Chance MLB won’t play increases in money fight
Major League Baseball might not play at all this year after a breakdown in talks between teams and the players’ association on how to split up money in a season delayed by the coronavirus pandemic.
Two days after union head Tony Clark declared additional negotiations futile, the commissioner’s office notified the players’ association on Monday that it will not proceed with a schedule unless the threat of legal action by the union is resolved.
These were just the latest in escalating volleys by sides already thinking about bargaining to replace the labor contract that expires on Dec. 1, 2021.
“It’s just a disaster for our game, absolutely no question about it,” baseball Commissioner Rob Manfred said during an appearance on ESPN that included the heads of the other major U.S. professional leagues. “It shouldn’t be happening, and it’s important that we find a way to get past it and get the game back on the field for the benefit of our fans.”
Clark had issued a statement Saturday that told MLB: “It’s time to get back to work. Tell us when and where.” The union then said it would file a grievance seeking additional economic documents and money damages that could total $1 billion or more.
MLB balked at moving ahead, informing the union it would announce a schedule and a date for the resumption of spring training if the union agrees to waive claims that MLB violated the March 26 agreement between the sides, or if the union agreed to an expedited grievance procedure. MLB said absent a solution, the dispute would remain an impediment to starting play.
MLB’s action was described to The Associated Press by a person familiar with the details who spoke on condition of anonymity because no announcement was authorized.
“Players are disgusted that after Rob Manfred unequivocally told players and fans that there would ‘100%’ be a 2020 season, he has decided to go back on his word and is now threatening to cancel the entire season.,” Clark said in a statement Monday.
“This latest threat is just one more indication that Major League Baseball has been negotiating in bad faith since the beginning,” Clark added. “This has always been about extracting additional pay cuts from players and this is just another day and another bad faith tactic in their ongoing campaign.”
Manfred said ahead of last week’s amateur draft that the chance of a season was “100%.”
“I can tell you unequivocally we are going to play Major League Baseball this year,” he said on ESPN’s draft broadcast.
He reversed his position Monday.
“I’m not confident. I think there’s real risk; and as long as there’s no dialogue, that real risk is going to continue,” Manfred said on ESPN. “The owners are 100% committed to getting baseball back on the field. Unfortunately, I can’t tell you that I’m 100% certain that’s going to happen.”
MLB has made three economic offers, the last on Friday offering to guarantee players 70% of their salaries as part a 72-game schedule beginning July 14 and increasing the total to 80% if the postseason is completed.
Players previously offered two proposals, holding their position that no additional pay cuts were acceptable beyond the prorated salaries for 2020 that they had agreed to on March 26. That agreement called for players to get $170 million in salary advances and a guarantee of service time credit if no games are played this year.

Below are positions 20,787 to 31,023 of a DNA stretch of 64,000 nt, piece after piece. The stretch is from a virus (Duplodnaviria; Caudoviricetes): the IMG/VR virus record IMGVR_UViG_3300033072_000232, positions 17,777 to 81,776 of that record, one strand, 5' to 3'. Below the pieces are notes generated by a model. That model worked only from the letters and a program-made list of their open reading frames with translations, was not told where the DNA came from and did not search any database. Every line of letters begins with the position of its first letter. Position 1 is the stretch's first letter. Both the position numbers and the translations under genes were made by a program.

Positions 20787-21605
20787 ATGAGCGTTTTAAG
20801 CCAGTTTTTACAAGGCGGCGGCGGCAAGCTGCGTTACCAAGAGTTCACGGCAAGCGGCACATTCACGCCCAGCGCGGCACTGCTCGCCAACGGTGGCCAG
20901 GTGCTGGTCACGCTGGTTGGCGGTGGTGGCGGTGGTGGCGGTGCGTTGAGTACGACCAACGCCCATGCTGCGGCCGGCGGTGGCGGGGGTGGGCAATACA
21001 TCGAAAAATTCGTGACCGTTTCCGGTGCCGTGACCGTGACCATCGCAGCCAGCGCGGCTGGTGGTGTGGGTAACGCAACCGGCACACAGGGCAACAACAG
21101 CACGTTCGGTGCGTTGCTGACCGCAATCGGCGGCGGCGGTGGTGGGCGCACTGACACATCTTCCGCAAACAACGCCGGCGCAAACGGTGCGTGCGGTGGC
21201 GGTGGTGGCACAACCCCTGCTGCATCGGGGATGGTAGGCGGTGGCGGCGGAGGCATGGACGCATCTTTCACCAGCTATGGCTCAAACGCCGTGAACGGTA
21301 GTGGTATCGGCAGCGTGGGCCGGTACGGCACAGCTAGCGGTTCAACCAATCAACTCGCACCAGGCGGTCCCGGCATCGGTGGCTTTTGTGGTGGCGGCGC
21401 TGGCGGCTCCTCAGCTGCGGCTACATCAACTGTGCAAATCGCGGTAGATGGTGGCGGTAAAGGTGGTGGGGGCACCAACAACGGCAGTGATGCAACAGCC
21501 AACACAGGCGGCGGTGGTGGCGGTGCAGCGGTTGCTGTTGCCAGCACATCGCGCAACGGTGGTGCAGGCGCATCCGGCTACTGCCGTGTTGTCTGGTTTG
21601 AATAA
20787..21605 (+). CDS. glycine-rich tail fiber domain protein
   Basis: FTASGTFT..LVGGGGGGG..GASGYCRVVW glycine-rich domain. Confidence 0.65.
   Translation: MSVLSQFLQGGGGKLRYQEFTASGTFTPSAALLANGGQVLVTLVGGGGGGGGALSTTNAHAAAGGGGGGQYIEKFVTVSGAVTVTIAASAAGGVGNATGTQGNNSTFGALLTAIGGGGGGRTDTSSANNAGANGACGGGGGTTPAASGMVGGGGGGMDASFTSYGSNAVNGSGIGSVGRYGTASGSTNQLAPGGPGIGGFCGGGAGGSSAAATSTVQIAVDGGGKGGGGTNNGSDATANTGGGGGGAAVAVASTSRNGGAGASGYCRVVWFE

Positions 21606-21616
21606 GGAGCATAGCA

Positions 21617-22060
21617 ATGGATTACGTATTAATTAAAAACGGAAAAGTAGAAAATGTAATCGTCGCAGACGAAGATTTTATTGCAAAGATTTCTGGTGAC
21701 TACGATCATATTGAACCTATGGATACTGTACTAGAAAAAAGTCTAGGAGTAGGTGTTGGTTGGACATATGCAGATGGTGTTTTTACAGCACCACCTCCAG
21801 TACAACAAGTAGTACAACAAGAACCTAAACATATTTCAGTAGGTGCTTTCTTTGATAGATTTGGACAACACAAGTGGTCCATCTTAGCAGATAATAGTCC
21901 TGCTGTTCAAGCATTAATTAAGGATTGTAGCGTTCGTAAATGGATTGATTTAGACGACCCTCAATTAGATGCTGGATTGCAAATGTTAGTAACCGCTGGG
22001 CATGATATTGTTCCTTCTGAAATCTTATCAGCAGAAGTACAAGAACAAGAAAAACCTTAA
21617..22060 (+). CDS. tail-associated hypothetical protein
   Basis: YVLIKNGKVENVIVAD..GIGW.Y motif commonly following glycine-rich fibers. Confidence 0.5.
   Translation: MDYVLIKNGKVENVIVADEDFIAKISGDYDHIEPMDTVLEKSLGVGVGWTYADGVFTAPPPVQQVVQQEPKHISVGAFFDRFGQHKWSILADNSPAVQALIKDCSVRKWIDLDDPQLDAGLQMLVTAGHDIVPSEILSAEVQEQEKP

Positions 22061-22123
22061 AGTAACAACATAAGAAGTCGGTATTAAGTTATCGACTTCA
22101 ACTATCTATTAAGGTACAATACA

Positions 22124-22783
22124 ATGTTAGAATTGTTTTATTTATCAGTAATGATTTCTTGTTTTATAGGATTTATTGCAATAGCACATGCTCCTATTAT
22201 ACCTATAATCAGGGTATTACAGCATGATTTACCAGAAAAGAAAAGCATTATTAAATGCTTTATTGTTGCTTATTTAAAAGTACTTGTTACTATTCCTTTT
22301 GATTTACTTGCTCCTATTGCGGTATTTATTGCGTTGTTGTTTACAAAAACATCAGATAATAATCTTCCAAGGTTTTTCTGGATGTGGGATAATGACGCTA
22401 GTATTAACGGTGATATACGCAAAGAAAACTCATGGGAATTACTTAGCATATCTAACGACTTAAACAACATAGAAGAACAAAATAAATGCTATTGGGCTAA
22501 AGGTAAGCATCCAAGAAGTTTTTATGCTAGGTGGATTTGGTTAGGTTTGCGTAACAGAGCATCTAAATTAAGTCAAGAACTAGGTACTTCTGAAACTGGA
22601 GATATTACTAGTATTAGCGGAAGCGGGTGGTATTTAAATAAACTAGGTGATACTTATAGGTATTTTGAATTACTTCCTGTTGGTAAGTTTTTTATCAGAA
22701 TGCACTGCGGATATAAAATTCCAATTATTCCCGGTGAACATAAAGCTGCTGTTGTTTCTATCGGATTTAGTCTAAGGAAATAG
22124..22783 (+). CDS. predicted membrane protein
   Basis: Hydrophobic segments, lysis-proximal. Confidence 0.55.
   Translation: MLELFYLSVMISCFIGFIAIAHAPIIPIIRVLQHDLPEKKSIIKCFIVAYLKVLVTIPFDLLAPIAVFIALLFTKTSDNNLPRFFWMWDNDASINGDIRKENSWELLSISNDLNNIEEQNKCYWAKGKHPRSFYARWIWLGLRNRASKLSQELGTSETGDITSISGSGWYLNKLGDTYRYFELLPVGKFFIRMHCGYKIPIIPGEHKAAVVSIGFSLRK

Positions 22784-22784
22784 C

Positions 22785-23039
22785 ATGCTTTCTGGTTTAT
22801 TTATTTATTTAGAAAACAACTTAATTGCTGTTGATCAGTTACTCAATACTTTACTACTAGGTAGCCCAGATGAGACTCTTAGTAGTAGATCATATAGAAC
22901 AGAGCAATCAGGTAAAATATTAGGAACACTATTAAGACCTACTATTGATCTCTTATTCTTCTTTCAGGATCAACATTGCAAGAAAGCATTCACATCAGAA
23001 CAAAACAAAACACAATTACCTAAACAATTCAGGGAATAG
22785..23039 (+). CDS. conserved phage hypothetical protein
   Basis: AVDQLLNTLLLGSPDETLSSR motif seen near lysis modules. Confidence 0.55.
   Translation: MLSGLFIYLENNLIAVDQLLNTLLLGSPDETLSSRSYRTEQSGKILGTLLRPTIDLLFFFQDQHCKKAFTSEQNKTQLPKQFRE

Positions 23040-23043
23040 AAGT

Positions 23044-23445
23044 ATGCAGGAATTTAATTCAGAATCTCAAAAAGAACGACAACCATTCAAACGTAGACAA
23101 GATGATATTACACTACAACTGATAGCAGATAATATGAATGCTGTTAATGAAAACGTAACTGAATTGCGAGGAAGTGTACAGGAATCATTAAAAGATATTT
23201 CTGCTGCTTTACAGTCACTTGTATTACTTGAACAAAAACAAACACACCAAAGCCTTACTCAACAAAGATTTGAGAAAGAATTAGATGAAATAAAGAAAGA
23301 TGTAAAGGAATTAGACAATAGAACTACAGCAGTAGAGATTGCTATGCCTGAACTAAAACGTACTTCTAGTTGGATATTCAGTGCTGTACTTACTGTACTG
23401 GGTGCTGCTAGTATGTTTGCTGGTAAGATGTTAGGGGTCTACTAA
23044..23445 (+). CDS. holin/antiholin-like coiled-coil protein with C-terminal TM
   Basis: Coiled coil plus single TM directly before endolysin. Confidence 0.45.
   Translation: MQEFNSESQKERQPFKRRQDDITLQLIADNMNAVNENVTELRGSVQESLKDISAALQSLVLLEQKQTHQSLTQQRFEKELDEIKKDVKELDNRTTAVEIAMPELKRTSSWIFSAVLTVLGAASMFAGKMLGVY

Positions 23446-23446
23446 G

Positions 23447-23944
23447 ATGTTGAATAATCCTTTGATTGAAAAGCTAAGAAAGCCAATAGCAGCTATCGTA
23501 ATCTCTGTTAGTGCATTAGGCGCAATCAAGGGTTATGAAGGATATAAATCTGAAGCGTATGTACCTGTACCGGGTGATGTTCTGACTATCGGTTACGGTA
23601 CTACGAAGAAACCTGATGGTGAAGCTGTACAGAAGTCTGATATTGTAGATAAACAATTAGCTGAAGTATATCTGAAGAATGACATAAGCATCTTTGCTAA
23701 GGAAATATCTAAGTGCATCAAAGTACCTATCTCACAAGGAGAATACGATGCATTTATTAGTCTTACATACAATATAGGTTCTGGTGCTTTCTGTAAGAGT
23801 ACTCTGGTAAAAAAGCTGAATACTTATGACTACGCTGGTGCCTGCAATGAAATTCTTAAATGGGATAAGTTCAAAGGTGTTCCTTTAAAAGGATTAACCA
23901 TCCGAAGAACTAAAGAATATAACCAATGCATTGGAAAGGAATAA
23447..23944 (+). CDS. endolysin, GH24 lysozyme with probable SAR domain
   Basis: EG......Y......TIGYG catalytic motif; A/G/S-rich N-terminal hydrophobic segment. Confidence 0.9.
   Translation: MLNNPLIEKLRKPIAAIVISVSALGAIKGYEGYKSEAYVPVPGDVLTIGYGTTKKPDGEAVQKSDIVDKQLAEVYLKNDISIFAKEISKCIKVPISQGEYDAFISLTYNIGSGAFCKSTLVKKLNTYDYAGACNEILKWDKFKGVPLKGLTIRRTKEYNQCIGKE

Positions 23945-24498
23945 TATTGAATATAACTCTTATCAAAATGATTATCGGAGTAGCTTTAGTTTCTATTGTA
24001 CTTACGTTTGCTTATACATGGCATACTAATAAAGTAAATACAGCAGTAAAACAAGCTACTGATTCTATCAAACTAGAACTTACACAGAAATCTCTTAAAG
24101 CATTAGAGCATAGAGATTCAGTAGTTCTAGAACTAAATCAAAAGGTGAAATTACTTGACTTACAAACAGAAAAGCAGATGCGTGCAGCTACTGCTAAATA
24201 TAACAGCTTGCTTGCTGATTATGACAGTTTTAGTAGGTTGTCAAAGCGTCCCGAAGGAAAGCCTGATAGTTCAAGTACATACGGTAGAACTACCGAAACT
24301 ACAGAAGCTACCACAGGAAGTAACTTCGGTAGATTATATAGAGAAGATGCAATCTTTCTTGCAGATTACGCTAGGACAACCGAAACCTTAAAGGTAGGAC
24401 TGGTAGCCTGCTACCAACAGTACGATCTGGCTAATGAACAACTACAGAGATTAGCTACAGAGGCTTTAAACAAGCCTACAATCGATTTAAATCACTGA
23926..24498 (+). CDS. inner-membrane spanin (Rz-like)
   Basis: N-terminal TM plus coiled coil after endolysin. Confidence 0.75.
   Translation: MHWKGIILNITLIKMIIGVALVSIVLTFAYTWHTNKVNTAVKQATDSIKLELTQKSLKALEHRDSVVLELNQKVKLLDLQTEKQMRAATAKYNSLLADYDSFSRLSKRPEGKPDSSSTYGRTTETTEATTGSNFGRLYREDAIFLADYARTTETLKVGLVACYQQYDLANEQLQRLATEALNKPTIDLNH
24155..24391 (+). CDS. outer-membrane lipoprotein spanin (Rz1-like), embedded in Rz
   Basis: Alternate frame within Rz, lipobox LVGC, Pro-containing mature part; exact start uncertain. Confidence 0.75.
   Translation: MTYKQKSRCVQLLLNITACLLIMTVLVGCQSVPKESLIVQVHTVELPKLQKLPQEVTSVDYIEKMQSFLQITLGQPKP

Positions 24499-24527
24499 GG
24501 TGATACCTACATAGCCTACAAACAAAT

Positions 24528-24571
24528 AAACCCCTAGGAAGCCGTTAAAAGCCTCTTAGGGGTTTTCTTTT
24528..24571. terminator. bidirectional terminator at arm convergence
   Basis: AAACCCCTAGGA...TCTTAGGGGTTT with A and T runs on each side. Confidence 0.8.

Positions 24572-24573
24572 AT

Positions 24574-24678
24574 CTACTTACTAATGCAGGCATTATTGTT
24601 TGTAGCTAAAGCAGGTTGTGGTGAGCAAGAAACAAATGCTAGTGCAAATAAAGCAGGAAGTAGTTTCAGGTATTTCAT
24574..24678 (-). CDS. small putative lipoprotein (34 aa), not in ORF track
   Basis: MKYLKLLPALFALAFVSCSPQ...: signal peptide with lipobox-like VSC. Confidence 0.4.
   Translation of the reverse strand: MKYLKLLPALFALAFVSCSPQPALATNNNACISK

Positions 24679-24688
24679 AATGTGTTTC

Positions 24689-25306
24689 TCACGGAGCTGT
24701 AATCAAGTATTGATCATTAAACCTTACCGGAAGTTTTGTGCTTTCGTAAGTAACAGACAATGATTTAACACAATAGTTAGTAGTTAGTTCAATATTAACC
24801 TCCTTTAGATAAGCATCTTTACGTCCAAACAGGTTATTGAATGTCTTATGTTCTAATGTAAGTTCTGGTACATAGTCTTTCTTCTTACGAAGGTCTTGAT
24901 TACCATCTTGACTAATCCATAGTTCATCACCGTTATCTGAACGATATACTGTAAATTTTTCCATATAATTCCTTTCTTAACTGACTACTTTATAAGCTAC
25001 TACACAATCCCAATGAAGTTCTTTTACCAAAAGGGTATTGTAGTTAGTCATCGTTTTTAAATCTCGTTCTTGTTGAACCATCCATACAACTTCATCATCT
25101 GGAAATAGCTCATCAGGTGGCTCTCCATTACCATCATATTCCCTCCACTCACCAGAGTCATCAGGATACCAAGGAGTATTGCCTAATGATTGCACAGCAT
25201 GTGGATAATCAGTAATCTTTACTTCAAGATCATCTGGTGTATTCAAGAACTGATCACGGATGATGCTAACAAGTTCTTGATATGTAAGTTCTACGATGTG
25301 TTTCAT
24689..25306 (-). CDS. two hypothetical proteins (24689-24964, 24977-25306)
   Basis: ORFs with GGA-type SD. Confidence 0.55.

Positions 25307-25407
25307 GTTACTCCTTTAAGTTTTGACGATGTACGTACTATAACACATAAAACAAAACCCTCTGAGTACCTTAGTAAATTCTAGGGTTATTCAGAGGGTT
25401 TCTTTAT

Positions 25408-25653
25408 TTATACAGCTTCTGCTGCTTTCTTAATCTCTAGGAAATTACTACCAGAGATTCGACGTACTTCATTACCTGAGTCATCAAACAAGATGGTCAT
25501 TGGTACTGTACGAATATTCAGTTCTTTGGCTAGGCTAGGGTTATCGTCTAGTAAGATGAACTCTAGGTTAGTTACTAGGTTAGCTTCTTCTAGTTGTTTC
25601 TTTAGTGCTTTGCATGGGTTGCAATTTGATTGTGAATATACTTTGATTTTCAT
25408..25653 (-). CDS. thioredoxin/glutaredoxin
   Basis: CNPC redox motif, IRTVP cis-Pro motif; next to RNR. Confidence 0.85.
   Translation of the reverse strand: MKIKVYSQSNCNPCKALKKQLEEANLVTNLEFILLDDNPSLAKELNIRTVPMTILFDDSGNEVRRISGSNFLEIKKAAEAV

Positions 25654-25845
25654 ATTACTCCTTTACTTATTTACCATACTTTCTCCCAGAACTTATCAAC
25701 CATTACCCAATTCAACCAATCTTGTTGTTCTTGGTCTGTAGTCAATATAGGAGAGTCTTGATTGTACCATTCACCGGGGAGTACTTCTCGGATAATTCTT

Manfred had threatened a shorter schedule, perhaps of about 50 games. The union could respond by filing a grievance that would be heard by arbitrator Mark Irvings, arguing players should be paid for the season of 119 games they initially proposed. The union’s first plan would result in salaries of nearly $3 billion.
Players are angry following five years of flat salaries, a lost grievance claiming the Chicago Cubs manipulated the service time of star third baseman Kris Bryant in violation of the labor contract and allegations several teams did not properly use revenue sharing proceeds, which the union called “tanking.”
Players hope to see documents detailing regional sports networks’ agreements with teams, financial interests of MLB owners in RSNs and real estate ventures adjacent to ballparks, plus MLB affiliated companies such as the MLB Network, MLB Advanced Media and BAM Tech. During a grievance, they would ask Irvings to order document production.
In their March agreement, the sides vowed to “work in good faith to as soon as is practicable commence, play, and complete the fullest 2020 championship season and post-season that is economically feasible, consistent with” a series of provisions.
Absent Manfred’s consent, the agreement said, the season would not begin unless there were no travel restrictions in the U.S. and Canada impacting play, no restrictions on mass gatherings at all 30 regular-season ballparks and no health or safety risks in playing in front of fans at the regular stadiums. But it also provided that the sides “will discuss in good faith the economic feasibility of playing games in the absence of spectators or at appropriate substitute neutral sites.”
MLB told the union it would lose an additional $640,000 for each regular season game played with no gate revenue and does not want to extend the regular season past Sept. 27 because it fears a second wave of the coronavirus could endanger the postseason, when $787 million of broadcast revenue is earned.
The sides also have open issues in the health and medical operations manual they have discussed for this season, and they have not agreed to changes to playing, roster and transactions rules.